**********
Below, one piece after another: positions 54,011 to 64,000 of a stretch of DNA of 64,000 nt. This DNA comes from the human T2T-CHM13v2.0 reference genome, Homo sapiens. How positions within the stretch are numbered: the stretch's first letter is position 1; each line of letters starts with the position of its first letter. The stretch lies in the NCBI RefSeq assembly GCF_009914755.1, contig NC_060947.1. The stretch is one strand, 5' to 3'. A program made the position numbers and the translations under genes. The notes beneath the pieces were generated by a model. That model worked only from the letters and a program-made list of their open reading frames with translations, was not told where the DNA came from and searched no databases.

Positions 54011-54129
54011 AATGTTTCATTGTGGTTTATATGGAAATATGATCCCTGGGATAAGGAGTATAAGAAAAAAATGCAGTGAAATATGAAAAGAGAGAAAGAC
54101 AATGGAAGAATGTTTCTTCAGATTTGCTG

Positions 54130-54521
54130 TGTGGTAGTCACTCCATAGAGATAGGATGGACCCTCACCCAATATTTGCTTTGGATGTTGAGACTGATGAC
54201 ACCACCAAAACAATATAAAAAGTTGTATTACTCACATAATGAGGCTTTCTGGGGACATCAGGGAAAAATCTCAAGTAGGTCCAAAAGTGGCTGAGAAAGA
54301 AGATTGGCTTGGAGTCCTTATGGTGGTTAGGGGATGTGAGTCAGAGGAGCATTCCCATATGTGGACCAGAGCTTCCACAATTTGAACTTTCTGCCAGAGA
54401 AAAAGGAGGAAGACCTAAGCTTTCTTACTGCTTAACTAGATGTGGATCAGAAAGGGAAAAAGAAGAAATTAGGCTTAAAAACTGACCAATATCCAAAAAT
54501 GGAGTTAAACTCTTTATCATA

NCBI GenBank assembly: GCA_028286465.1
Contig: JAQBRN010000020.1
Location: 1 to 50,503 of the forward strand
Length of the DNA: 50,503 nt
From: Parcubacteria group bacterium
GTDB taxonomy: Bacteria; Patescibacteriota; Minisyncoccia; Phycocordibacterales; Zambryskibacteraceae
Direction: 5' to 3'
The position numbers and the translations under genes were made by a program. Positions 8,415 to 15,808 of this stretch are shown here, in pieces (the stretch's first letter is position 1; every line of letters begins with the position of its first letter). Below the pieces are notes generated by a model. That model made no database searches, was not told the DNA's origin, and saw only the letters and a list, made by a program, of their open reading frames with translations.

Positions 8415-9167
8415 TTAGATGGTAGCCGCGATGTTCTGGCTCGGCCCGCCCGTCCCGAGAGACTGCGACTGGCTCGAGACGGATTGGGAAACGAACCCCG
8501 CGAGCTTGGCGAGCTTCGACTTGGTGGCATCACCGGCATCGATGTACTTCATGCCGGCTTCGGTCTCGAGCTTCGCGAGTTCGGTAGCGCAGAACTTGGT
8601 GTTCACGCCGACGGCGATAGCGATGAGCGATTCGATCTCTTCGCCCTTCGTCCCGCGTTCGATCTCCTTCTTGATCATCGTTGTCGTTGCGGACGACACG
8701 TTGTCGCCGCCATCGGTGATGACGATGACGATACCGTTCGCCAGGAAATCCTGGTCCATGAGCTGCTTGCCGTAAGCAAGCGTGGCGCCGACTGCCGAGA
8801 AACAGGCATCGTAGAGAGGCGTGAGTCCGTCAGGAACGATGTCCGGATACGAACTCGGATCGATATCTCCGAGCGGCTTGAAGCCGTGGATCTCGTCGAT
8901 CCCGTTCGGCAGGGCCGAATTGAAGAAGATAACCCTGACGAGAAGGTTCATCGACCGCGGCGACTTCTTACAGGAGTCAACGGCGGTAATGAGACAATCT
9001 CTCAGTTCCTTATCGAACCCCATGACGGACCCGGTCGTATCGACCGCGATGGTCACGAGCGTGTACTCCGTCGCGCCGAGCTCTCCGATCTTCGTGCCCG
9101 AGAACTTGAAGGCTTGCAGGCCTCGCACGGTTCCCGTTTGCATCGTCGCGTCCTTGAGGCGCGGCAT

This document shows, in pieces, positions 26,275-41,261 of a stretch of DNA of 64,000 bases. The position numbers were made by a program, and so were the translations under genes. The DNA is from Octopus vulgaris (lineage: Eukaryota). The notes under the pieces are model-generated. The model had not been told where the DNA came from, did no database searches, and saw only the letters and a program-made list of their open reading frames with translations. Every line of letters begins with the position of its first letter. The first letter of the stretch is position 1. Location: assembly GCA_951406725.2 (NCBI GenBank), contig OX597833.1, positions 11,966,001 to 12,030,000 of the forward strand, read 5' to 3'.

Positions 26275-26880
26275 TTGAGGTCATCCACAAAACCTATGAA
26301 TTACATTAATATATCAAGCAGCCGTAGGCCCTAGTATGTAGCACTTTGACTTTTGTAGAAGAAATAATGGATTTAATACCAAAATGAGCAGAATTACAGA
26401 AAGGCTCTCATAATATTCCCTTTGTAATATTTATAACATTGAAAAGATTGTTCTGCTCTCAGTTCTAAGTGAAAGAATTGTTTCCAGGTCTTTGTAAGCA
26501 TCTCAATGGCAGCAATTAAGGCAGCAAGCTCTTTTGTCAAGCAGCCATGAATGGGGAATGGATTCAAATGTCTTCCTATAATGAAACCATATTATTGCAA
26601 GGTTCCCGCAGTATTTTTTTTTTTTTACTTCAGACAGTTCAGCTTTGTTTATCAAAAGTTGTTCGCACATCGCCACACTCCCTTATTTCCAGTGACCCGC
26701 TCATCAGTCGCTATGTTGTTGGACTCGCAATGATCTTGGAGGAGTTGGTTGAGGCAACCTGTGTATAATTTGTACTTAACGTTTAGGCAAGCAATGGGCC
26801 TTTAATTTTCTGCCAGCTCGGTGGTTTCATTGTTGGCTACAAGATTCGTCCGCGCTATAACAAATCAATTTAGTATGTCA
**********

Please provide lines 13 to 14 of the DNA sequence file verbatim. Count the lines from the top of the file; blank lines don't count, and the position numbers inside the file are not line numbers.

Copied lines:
Location: 1 to 50,503 of the forward strand
Length of the DNA: 50,503 nt